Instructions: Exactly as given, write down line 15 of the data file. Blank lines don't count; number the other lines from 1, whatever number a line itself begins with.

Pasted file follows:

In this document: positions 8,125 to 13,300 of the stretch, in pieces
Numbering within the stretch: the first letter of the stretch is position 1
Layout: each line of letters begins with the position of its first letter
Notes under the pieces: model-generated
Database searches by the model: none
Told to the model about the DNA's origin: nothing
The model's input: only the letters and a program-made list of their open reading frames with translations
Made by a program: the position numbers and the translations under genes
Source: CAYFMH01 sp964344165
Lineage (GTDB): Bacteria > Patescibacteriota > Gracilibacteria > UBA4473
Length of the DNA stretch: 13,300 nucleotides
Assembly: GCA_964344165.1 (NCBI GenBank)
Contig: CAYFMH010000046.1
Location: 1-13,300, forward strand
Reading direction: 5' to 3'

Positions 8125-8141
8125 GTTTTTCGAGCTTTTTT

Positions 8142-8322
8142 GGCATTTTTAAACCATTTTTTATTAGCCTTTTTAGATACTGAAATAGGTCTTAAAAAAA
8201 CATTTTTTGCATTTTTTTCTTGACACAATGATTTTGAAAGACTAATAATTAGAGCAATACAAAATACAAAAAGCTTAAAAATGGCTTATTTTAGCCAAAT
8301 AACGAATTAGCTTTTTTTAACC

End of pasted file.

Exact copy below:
Reading direction: 5' to 3'